May 28, 2004 Features & Images » Feature Story

Feature - Snapshots of McGuire 

Dalphine McKenzie recalls life in a little community south of Whistler

The wind rises and falls with the rush of the Cheakamus River somewhere beyond the trees at the far side of a homestead near the train station at McGuire. With it’s boarded up cabins, collapsed outbuildings and wood sheds the property looks as if it’s been left to the forces of nature. Stove parts, a tossed out kitchen pot and more firewood dominate the front yard that was once a huge garden. But on closer inspection one gets a sense of the hard work that must have gone into making a home here. A second smaller garden has been put in behind the main house. And a well for drinking water sits beside a small creek that flows across the property.

The homestead is a reflection of both the history and the present, in a region that seldom stands still for very long.

When Dalphine McKenzie’s father, James, settled with his family at McGuire, just south of what is now Whistler, in 1939 he was starting from scratch. This was a time not that far removed from the Great Depression; when the world was heading into World War II. There wasn’t a lot of money and some families went back to the land.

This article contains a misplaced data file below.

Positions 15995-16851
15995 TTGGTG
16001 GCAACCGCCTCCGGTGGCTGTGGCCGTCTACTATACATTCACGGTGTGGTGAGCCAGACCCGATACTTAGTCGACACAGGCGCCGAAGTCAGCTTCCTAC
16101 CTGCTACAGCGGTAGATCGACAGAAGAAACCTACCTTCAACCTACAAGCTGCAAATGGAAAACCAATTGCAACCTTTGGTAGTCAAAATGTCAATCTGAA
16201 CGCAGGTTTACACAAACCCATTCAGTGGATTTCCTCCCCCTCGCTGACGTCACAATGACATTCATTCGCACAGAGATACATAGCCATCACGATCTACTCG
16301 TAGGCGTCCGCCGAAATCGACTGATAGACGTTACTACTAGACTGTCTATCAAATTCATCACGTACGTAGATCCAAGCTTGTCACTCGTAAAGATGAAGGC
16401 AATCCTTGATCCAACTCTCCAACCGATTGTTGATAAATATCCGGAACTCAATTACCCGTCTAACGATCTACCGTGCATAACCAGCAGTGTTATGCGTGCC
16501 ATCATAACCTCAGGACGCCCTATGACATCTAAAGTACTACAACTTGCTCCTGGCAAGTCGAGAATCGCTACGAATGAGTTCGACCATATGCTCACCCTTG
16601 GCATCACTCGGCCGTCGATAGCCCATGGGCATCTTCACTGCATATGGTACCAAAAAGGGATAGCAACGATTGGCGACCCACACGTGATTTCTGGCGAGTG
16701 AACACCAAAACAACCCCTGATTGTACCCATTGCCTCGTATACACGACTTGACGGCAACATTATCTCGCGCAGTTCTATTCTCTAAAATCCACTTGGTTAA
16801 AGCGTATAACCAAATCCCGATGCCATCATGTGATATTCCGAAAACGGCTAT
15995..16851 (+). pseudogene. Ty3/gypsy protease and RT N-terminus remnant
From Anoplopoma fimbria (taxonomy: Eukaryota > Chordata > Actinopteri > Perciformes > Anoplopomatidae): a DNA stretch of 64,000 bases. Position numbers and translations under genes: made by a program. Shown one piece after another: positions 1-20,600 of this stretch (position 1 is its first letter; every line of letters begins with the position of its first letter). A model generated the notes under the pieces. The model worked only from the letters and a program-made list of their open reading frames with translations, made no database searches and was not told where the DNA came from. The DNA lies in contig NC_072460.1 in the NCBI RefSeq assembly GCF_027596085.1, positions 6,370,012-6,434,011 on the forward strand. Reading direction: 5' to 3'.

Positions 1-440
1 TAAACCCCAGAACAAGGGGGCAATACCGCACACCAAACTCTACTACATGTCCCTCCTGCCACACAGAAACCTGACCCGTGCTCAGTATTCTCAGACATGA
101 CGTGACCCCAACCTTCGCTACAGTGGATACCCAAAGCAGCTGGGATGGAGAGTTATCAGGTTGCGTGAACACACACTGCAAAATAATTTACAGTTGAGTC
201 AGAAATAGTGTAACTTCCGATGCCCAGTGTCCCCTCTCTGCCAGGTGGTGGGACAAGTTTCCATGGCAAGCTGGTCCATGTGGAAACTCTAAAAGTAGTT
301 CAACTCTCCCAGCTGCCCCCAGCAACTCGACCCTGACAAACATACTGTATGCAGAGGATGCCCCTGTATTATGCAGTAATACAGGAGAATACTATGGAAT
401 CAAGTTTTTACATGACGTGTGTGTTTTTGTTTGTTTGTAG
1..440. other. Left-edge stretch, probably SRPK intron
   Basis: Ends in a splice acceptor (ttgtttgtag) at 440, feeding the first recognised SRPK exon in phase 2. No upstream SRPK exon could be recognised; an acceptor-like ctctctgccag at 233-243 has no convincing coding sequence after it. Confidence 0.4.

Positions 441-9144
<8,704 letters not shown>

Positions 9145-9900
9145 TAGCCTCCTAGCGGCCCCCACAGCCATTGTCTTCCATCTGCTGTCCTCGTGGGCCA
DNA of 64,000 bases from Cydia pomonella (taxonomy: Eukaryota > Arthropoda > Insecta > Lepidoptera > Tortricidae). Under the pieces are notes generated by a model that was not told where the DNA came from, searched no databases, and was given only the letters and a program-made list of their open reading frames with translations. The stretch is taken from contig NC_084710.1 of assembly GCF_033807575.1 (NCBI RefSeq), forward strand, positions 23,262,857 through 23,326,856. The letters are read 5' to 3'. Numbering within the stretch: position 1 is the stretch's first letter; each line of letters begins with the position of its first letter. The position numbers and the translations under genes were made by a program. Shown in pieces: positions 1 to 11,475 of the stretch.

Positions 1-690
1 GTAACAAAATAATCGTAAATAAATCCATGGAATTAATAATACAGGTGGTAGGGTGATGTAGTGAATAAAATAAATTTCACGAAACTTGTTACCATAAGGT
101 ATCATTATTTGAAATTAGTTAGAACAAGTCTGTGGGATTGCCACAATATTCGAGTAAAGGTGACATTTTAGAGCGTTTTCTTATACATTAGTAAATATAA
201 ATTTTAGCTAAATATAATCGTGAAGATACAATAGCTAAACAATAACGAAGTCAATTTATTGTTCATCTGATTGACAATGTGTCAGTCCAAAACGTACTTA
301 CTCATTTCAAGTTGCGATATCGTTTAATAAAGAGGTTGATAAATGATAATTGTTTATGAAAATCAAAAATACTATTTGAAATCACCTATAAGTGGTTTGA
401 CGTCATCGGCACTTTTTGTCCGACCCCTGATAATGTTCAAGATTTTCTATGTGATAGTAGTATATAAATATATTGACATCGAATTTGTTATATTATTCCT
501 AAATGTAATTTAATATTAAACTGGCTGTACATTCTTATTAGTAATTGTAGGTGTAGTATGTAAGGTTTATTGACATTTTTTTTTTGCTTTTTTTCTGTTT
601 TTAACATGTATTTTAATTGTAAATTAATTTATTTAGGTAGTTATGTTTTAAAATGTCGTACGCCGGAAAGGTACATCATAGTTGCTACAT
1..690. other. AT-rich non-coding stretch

"There were old buildings left over from a former mill," Dalphine says, from a table in the kitchen of her North Vancouver home. "He leased the land; a 99-year lease at first."

Long before James McKenzie settled at McGuire the community got its start as a construction camp during the building of the Pacific Great Eastern Railway, between 1910 and 1915. One-hundred-and-fifty workers lived in tents that made up the camp south of where McKenzie would later homestead.

By 1938, when McKenzie moved to McGuire to prospect, there were several small sawmills that milled cedar, fir and balsam for markets in Vancouver. McKenzie had retired from the Vancouver City police force and worked his mining claims during the summer months with his two sons and partner, Bill Anderson.

"When he retired at the age of 60, he promptly remarried and I was born, and he brought me and my mother up there," Dalphine recounts.

Using wood from the old sawmill buildings, McKenzie, his sons and Anderson built two houses and out buildings at McGuire. Mining was more difficult.

They carried in what they needed for mining and blasted out a hole with dynamite. They’d take what ore they found to an assayer. If it wasn’t a good spot they’d find somewhere else.

Mining in the area was difficult because the veins of ore were all broken up. McKenzie found ore but never struck it rich.

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